Just over a year ago, Nokia was doomed.
I think people are forgetting this.
Let’s remember just how bad it was: The management was broadly clueless. Many of the company’s most talented employees could see the problems facing the company but were powerless to do anything about it. The market had been rightly hammering Nokia for a long time and the death spiral was quickly approaching. Remember the abomination that was the Nokia N97? Remember the Western reaction to the Nokia N8? The company had dug it’s own grave and the market was crucifying them. All this despite the fact the company was shipping millions of handsets a day. I remember clearly just how bad things were. Silicon Valley and the collective media world have moved way beyond frustration, passed ‘laughing stock’ stage and into ‘delete’ stage. Just over a year ago, the wider Valley community was actively working to kill Nokia, to prevent them from doing anything. I remember, for example, one leading developer who simply refused to develop for the platform. The CEO wouldn’t take any money from Nokia. He wouldn’t license the API. He wouldn’t let them do anything. He actually told me didn’t think the company deserved to live. (I’m paraphrasing because there were a lot more expletives).
Anyone who thinks Nokia’s current strategy isn’t working needs to take a step back.
There was no choice. Remember the ridicule. Remember the downright disbelief of the market — they couldn’t understand why Nokia couldn’t deliver anything remotely touching the iPhone. Or why they couldn’t do it on time. And make it look decent. And function without asking you stupid questions from yesteryear like “are you sure you want to connect to the internet”.
Of course we all knew Nokia was capable. It just wasn’t able to deliver at that point.
And time was running out.
Investors were getting really shirty.
I was doing presentation after presentation to boardrooms filled with institutional investors trying to wrap their minds around why Nokia’s N97 was apparently their best work (in comparison to the sensational handsets at the time — Android/iOS).
The market was getting so frustrated that all sorts of dire warnings, downgrade threats and whatnot began to fill the airwaves.
The market demanded sweeping change. There was no alternative.
Well, actually, there was.
Nokia had two choices:
1. Swap to Android or Windows
It would have been a slow, painful death. The market simply wasn’t going to accept anything other than Choice #1 or death.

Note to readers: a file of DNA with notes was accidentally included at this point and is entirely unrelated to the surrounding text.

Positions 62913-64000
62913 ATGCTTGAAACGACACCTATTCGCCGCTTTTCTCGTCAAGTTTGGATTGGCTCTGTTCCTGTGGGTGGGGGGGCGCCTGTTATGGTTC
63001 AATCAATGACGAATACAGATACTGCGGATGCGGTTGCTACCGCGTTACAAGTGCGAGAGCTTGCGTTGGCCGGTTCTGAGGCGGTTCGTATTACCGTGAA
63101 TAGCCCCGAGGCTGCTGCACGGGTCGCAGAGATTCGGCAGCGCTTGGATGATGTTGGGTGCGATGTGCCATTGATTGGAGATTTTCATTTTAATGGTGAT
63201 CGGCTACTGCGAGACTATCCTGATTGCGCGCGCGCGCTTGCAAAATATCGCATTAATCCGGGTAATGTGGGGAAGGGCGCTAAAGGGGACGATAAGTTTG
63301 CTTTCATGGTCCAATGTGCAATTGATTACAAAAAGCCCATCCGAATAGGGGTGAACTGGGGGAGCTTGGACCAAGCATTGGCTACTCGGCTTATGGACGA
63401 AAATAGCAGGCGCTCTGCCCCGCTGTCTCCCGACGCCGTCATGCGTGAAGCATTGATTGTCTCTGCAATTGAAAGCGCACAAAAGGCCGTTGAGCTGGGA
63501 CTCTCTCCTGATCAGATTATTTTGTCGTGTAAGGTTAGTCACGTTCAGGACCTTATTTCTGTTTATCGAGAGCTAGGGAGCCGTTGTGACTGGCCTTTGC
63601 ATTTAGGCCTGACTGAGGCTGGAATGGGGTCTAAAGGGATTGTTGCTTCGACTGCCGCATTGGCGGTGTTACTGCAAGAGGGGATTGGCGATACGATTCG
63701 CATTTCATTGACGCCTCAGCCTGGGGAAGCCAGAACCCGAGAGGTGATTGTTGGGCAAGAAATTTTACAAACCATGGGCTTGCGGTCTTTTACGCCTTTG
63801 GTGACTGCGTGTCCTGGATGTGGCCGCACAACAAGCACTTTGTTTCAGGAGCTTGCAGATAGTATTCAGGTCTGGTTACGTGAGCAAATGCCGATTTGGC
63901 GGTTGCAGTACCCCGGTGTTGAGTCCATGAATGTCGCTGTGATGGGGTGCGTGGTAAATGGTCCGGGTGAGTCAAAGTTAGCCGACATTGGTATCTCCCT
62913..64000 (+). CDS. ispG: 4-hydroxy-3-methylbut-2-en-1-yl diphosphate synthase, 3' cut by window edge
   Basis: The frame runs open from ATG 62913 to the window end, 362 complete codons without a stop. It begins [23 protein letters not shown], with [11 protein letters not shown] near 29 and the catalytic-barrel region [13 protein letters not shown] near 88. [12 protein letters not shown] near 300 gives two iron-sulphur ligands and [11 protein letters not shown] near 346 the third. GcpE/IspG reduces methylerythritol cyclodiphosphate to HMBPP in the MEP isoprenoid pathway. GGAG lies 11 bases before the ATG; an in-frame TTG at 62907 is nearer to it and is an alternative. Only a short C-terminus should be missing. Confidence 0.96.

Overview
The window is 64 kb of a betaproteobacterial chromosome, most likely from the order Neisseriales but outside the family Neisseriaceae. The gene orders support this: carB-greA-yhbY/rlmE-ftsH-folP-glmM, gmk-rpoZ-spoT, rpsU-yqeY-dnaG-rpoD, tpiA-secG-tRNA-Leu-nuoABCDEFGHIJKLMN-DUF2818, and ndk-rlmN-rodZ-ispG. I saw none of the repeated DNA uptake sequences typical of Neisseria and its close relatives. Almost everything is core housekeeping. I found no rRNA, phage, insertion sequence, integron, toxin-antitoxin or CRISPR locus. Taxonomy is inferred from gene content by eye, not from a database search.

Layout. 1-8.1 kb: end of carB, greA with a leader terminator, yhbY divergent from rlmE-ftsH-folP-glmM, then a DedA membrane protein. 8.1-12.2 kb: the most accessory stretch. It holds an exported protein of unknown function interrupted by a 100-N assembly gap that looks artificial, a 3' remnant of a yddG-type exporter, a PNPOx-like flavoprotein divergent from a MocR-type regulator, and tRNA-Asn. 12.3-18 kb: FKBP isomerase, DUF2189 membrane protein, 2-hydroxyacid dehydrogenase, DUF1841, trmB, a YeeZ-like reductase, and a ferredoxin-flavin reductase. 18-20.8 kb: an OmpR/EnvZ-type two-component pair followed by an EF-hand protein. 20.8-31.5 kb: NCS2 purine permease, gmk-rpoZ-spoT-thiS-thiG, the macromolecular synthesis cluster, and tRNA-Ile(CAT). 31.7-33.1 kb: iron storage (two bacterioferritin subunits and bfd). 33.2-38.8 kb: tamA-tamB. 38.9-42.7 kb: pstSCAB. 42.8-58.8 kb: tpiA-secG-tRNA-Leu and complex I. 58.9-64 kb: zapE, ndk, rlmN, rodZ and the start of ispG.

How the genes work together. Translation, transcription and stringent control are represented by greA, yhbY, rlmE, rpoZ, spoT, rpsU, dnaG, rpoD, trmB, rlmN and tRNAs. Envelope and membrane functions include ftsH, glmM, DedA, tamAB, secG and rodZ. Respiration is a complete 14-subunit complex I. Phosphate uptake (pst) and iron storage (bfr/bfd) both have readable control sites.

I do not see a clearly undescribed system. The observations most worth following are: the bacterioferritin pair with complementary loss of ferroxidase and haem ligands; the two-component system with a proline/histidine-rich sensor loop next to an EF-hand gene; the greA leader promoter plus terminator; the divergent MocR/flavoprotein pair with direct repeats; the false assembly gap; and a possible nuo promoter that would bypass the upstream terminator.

The company got itself into the position of having zero alternatives. It brought itself to the brink.
A year has passed now. The company’s managed to change strategy, get some handsets out, modify it’s culture and start again.
But let’s be clear: The fact the company is still actually trading is a bonus. Things were THAT bad last year. The company wasn’t actually dead but the wall was rapidly approaching at 500mph.
I think it’s too early to call for a change of strategy.
I’d very much welcome Nokia putting a lot of money into a next-next generation smartphone operating system.
But right now I’d like them to continue working toward make a success of Windows Phone and keep evolving their pitch.
This time last year, many of us didn’t even think the company would have delivered a single Windows Phone handset. The prospect of actually having Nokia Windows Phones in the hands of a few million folk within 14 months was quite a pipe dream!
So I was expecting Nokia to take a massive hit in revenue for quite a while. I think everybody was. It was the logical conclusion of their announcement. They were going to take a huge hit anyway. I was expecting 2011 to be a wipeout, 2012 to be the mostly same (if they event got a handset out to market) and perhaps a bit of good news by 2013.
I see good news from Nokia all the time.
The manner in which they reacted to the Lumia 900 bug was simply brilliant. Many have described it as a public relations coup. I agree. (Read: BGR: “Nokia appeases angry mob, gains life-long loyalists“). The lightning fast reaction — in a critical marketplace for the company — illustrates to me that there’s some really smart folk in control.
At MWC the Nokia teams were energised, focused, utterly delighted to show off their wares. If the people I was watching dancing along to the Lumia music every few minutes are just a little bit representative of the company’s wider corporate culture, that can only be good news.
But we can’t expect miracles overnight. We shouldn’t. Come 2013 and 2014 though, expectations will be high.
We’ll need to get the next version of Windows Phone out the door I think before we begin to see some mind-blowing stuff from Nokia.
Changing strategy to favour Symbian or MeeGo will only put the company back another year or so. For those really keen to see MeeGo (or it’s descendants) triumph over the market, I think there’s an opportunity there. I’d love to see Nokia change the dominant mobile paradigm once more. However right now the company needs to play the game with Windows Phone.
So, steady as she goes. Keep up the energy, keep up the innovation, let’s see what you can do Nokia.